A couple of people have asked me to talk about Jeremy Corbyn here, to explain his election as Labour leader for people who aren’t in the UK. I’ve so far resisted doing so, because I have a lot of friends who think he’s the Messiah, and a lot who think he’s Satan, and almost all of those people take any disagreement with their stance as being a personal attack (if you’re not one of those people, then I’m not talking about you). But I’m going to try to explain here what’s been going on for those of you who are very confused by references you’ve seen on Twitter and so on.
To get my own biases out of the way first: I am a member of a political party other than Corbyn’s. I think that the Labour Party, of which he is now leader, is a fundamentally corrupt, irredeemable, organisation, but that he himself is a principled man. I don’t share all his principles, but he is closer to me on many issues than the other people who were leadership candidates for his party. I think him being leader of Labour might end up being good for my party in electoral terms, and almost certainly will end up being good for the country’s political culture, in that it will shift the Overton window to the left, which it needs. But fundamentally, he’s the leader of a party I disagree with, and their leadership election is not my fight. That said, now the explanation:
Jeremy Corbyn is the latest example of what Charles Stross has been referring to as the “Scottish political singularity”, although really it’s a British-wide constitutional crisis. Britain’s constitution, its electoral system, and its parties, are all proving increasingly unfit for purpose, and it’s becoming very apparent that centrist triangulation, which had been the principal electoral strategy for the last few decades, is not what a plurality of the voters want,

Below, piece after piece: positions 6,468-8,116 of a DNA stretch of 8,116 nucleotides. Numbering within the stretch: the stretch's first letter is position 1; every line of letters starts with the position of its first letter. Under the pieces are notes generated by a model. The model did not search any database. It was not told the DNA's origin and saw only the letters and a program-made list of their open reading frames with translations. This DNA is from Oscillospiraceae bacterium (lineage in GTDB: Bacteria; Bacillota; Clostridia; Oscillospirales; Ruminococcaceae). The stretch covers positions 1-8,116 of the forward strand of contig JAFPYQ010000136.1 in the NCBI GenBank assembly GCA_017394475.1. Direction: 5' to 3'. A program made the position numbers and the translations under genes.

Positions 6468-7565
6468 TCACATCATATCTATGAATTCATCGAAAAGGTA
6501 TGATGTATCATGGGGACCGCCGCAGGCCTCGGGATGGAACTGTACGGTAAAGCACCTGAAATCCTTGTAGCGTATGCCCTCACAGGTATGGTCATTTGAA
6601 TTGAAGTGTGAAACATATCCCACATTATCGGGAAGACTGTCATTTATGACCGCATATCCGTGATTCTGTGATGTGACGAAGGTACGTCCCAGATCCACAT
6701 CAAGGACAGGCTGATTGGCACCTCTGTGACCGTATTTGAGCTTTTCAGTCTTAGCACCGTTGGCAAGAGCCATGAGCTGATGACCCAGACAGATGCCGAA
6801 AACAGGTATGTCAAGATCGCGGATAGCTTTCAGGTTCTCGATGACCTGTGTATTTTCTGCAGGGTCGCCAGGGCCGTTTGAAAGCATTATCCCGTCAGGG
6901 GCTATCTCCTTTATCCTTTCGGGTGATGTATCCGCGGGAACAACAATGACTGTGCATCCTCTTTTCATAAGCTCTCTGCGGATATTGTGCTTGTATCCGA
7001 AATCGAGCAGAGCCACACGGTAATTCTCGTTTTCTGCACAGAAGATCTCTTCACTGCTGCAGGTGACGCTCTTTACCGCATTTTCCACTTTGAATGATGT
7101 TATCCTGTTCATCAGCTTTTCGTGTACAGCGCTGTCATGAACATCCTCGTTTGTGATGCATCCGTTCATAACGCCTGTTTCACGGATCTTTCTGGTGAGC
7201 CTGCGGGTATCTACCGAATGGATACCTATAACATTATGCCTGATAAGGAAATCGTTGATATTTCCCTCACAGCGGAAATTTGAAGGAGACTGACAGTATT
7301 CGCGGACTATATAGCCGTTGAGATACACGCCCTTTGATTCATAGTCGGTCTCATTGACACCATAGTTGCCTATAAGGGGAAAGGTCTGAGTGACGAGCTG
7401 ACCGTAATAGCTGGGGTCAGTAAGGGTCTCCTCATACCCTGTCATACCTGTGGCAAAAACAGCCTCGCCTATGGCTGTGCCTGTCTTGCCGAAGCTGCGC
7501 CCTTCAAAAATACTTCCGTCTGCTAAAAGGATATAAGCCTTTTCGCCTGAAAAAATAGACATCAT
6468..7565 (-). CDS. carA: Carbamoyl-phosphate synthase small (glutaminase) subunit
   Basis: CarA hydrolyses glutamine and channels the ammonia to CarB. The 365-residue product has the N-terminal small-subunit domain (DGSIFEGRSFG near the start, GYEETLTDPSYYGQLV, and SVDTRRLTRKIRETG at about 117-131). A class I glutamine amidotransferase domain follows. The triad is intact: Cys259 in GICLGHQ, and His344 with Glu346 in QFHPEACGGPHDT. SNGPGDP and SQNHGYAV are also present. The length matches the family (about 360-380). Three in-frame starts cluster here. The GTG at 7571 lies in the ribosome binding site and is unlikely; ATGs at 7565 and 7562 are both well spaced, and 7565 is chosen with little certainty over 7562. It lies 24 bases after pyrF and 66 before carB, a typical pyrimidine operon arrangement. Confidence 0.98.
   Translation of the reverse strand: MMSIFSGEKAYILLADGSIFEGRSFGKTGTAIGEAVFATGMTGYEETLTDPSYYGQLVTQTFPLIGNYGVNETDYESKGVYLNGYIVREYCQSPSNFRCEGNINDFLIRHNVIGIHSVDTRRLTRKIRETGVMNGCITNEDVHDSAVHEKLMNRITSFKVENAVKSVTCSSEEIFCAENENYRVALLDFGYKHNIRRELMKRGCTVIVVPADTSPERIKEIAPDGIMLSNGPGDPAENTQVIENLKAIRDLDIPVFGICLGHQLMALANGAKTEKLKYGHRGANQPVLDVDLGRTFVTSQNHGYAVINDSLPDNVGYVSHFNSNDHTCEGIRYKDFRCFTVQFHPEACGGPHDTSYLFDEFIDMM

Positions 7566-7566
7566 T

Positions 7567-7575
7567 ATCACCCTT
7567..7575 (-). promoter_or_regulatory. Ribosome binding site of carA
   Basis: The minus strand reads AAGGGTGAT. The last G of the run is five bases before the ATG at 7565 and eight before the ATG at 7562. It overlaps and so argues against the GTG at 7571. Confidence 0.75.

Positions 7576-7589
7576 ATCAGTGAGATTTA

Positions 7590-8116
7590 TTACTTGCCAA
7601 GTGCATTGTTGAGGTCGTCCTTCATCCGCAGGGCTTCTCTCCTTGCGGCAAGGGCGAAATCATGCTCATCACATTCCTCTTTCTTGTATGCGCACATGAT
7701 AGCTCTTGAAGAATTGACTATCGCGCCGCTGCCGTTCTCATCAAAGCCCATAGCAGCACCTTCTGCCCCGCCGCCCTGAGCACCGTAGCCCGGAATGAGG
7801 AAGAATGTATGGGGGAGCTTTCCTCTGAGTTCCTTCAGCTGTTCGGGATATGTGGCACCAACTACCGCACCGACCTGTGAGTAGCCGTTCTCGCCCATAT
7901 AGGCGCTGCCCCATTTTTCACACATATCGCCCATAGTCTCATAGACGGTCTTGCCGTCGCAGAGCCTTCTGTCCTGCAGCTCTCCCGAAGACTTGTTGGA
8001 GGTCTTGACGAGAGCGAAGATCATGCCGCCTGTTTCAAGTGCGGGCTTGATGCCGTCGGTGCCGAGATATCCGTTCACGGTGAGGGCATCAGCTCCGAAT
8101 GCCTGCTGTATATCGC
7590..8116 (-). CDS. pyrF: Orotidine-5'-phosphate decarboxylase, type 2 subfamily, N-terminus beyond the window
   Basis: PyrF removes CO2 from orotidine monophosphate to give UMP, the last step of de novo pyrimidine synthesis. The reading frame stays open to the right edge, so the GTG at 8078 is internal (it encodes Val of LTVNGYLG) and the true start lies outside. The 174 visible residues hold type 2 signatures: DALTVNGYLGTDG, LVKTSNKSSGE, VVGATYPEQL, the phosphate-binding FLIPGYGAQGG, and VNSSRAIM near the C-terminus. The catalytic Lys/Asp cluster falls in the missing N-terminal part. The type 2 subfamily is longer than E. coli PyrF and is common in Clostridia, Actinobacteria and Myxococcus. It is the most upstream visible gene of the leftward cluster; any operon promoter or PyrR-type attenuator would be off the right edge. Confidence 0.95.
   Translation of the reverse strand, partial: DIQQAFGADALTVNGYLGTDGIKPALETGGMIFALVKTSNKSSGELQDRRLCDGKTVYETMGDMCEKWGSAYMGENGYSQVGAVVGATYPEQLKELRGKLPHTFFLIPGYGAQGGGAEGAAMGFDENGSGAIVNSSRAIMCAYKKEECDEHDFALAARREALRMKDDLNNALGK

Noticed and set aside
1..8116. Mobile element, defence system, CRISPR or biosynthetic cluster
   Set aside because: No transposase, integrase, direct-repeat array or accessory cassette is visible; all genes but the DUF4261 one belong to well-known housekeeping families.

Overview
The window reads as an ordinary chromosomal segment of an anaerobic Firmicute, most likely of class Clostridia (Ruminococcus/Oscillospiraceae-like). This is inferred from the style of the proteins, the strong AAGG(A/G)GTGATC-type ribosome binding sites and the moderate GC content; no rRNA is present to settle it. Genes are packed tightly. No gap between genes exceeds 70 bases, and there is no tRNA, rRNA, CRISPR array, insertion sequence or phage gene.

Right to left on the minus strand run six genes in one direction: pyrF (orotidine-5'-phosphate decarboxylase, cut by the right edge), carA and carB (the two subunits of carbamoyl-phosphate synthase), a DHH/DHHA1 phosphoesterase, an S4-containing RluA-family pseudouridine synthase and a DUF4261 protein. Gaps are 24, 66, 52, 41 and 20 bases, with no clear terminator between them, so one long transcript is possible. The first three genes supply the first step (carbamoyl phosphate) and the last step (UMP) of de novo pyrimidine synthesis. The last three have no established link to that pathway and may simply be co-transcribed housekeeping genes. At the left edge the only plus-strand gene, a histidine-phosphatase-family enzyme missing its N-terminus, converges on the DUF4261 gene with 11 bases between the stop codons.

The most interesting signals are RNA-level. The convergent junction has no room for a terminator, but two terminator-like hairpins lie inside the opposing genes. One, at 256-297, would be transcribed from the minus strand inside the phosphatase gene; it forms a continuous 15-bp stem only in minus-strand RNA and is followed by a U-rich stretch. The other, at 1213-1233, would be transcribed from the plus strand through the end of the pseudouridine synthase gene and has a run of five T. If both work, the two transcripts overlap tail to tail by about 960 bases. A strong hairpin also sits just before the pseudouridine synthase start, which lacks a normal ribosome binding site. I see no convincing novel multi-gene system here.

Any political story you’ve heard from Britain for at least the last decade is a variant on this — people want something other than centre-right authoritarian politics, but we have a system (both an electoral system and the systems in individual parties) which produces that no matter what the voters’ wishes. The rise of UKIP in the polls, the huge gains by the Lib Dems up to 2005, followed by the coalition and the Lib Dems’ huge losses this year, the AV referendum (which we lost, but still got a higher percentage of the vote than any party has in decades…), the Scottish Nationalists getting nearly every seat in Scotland, the recent Scottish independence referendum, and the forthcoming EU referendum, all come down to this. No matter who you vote for, you get a government that supports cuts to the welfare state, tax cuts for businesses, government surveillance of everyone at all times, and so on.
My own party, the Liberal Democrats, is, hopefully, moving away from that consensus again (it always disagreed with it, but the previous leadership tried to compromise with it as much as possible, with disastrous results in the most recent election). But both Labour and the Conservatives have remained firmly committed to it, with only very slight details of emphasis.